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The Hard Road to Frankfurt: New Lufthansa Flight Caps Epic GEnx Journey

May 03, 2012

Airlines have been queuing up for GE Aviation’s GEnx jet engines for many reasons. The engines are thrifty with fuel, quiet, and so efficient that jumping a dozen time zones threatens to become a routine. Just two days ago, Lufthansa flew the first GEnx-powered Boeing 747-8 passenger jet from Seattle to Frankfurt. Other GEnx engines slung under the wings of a Japan Airlines Dreamliner, now commute between Boston and Tokyo.
But the road to Frankfurt wasn’t easy. “There for a while we were biting our nails,” says Tom Brisken, general manager in charge of large aircraft customer strategies at GE Aviation.

GE engineers started working on the GEnx in 2003. Back then, Boeing was building a new generation of advanced passenger planes, the Dreamliner and the 747-8 Intercontinental, and wanted engines to match the jets. “Boeing was pushing hard on weight, so we really pushed hard on engineering,” Brisken says.

The GEnx is the offspring of the GE90, the largest and most powerful passenger engine ever built. After the GE90 entered service in the 1990s, GE engineers went to back their computers and calculators and started looking for ways to their engine designs to the next level.

They reduced the number of the large composite fan blades at the front of the engine from 22 to 18, and took more blades out of the engine’s compressor. Still too heavy, they slashed by a third the amount of airfoils in the low pressure turbine at the back end of the engine. They hit their target on weight, but missed on performance. “We just went too far,” Brisken says. “When we ran the engine, we were down significantly from where we wanted to be.” The engineers ended up putting 200 pounds worth of airfoils back inside to get performance on target.

It was a victory, but it didn’t win the battle. The engine’s high-tech combustion system was causing more trouble. “We were getting pressure spikes in the combustion chamber that were creating stalls in the compressor and breaking components,” Brisken says. “It was a real showstopper for the program.”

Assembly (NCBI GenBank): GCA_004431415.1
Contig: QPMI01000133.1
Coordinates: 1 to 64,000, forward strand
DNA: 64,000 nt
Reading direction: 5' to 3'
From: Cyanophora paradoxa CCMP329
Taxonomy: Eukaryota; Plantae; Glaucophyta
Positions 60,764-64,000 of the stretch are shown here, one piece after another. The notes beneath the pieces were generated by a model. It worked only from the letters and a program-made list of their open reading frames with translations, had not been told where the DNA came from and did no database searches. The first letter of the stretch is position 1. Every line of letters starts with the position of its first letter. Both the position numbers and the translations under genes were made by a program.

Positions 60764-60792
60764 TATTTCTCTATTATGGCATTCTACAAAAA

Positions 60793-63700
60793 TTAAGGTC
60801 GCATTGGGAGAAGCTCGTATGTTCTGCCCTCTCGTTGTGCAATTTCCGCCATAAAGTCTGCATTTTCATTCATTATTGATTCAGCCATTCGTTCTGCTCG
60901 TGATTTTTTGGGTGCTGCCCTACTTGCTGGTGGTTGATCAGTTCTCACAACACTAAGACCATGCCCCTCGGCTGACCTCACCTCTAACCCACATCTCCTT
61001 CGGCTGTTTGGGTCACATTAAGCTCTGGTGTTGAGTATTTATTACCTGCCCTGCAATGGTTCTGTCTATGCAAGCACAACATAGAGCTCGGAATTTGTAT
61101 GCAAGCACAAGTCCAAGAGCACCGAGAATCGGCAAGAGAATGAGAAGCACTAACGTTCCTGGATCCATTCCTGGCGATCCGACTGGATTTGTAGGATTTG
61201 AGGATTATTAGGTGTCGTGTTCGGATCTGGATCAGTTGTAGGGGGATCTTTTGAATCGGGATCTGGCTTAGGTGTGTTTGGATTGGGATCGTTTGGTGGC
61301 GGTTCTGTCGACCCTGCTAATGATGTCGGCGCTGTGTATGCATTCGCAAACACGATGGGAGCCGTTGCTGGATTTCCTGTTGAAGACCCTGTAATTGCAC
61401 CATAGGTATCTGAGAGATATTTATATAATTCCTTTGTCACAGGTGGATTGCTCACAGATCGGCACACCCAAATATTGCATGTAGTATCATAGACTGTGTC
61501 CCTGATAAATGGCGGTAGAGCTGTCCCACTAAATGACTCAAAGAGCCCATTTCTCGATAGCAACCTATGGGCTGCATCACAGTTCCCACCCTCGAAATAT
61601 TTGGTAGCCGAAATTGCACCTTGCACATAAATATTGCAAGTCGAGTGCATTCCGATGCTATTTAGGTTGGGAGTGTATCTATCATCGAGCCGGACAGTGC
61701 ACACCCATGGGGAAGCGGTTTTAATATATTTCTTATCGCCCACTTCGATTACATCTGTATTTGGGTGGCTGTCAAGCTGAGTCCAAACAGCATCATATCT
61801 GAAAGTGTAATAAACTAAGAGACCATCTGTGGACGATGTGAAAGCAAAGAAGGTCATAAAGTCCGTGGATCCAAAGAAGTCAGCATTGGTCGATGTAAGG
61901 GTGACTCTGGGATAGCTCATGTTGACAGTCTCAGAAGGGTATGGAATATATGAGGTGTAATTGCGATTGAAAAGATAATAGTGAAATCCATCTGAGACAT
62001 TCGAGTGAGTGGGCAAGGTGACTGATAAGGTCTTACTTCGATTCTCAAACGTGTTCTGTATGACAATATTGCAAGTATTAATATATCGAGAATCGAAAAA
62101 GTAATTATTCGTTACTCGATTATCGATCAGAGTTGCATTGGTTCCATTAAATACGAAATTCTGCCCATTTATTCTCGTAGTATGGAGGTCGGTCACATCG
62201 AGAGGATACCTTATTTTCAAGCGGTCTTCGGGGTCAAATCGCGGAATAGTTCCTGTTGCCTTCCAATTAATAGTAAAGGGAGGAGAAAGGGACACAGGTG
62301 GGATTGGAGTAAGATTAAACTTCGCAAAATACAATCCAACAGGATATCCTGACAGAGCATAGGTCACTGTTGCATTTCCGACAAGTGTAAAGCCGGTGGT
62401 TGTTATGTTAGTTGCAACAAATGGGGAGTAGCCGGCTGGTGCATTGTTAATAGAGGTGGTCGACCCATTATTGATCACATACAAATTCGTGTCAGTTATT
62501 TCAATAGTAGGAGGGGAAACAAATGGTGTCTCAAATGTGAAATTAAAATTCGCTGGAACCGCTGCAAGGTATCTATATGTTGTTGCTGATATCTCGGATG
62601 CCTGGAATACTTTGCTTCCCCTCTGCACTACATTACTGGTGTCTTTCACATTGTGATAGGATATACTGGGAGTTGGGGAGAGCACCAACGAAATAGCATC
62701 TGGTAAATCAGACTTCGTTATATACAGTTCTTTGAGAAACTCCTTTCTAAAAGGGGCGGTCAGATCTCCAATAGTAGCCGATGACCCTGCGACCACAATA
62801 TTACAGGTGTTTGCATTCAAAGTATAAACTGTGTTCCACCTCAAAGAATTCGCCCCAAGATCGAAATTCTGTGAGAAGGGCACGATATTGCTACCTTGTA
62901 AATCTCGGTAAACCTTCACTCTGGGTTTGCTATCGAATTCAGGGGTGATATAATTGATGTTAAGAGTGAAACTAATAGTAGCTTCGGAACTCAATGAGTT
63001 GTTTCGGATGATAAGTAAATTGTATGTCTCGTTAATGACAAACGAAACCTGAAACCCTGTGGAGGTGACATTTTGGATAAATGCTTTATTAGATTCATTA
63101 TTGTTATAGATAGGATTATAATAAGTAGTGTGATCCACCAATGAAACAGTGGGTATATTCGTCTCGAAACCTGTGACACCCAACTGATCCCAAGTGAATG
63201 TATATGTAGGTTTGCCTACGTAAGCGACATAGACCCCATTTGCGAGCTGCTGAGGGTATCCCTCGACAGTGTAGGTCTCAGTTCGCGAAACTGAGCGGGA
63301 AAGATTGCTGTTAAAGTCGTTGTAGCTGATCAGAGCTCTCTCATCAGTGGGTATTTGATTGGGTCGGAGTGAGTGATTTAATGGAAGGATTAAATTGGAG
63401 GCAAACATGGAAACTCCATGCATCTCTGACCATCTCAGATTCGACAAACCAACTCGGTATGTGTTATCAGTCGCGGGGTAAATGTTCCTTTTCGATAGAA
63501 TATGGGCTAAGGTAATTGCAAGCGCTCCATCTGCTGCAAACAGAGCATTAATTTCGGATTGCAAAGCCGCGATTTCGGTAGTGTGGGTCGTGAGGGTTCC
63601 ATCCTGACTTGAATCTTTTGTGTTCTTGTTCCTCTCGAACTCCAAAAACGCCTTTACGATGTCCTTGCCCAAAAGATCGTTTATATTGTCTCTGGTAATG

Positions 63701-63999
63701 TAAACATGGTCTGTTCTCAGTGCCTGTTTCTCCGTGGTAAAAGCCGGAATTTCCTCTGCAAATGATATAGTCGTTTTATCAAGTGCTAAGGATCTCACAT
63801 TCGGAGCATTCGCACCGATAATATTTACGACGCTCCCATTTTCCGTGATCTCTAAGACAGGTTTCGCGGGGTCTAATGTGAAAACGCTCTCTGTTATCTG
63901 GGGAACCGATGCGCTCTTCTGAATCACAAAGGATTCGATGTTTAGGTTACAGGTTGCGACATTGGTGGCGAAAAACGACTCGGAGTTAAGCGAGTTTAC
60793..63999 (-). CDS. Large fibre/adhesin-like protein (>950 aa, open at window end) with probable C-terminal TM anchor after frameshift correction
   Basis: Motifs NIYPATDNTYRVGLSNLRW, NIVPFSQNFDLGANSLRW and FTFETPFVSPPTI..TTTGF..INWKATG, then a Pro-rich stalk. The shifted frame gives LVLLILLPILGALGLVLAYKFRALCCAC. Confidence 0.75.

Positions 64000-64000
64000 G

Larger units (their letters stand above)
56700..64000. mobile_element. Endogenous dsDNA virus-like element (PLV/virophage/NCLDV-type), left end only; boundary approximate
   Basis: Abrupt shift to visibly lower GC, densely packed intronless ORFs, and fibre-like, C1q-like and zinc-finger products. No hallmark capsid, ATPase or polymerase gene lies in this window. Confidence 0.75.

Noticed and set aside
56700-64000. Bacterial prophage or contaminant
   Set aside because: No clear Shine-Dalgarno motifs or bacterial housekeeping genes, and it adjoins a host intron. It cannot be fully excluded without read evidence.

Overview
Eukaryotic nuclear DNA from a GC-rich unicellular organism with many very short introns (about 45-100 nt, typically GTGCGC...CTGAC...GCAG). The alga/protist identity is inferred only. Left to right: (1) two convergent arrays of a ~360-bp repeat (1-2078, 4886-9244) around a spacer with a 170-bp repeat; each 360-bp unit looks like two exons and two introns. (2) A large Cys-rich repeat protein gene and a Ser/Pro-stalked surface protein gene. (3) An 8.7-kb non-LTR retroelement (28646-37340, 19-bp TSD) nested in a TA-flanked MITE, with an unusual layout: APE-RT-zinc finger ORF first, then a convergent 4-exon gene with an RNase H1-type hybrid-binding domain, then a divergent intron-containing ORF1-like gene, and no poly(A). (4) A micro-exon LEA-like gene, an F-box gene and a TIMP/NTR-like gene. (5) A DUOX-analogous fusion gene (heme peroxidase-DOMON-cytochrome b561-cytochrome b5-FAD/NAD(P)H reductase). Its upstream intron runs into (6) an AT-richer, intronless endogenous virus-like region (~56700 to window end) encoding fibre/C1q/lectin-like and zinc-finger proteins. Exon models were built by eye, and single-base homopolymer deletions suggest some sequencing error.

With little time to spare, it was back to the design desk. “You’ve got a hurricane going on in that combustor,” Brisken, says. “Any disruption is like turning the hurricane on and off. You can just imagine the pounding on the components inside.” The team redesigned fuel manifolds, splitter valves, and other parts to smooth out the pressure flows. “It was like going from a four-speed transmission to continuous transmission,” Brisken says. “It totally resolved the issues. We turned the pounding off.”

GE makes two types of the GEnx engine, the larger GEnx-1B, which powers the Dreamliner, and its slightly smaller brother GEnx-2B, for the Intercontinental jumbo. The smaller engine entered freighter service last year and today they power 15 cargo planes.

Brisken’s already gotten some feedback. Pilots told him the engines are so quiet that they have to look at their gauges to make sure they are running. They are also quite efficient. “One pilot flying to Riyadh had to lower his landing gear and circle the airport to burn off fuel because too much fuel remained on board and put him over the maximum landing weight limit,” Brisken says.

In fact, new data pushed Boeing to improve its fuel burn estimate by 1 percent, potentially saving airlines millions of dollars. Says Brisken: “That is like heaven for us, to get a result like that.”

Guten Tag, Your Majesty: Four GEnx-2B engines power Lufthansa’s new “Queen of the Skies” jumbo. The airline ordered twenty 747-8 Intercontinental passenger jets from Boeing. They will all use GE engines. Image credit: GE Aviation.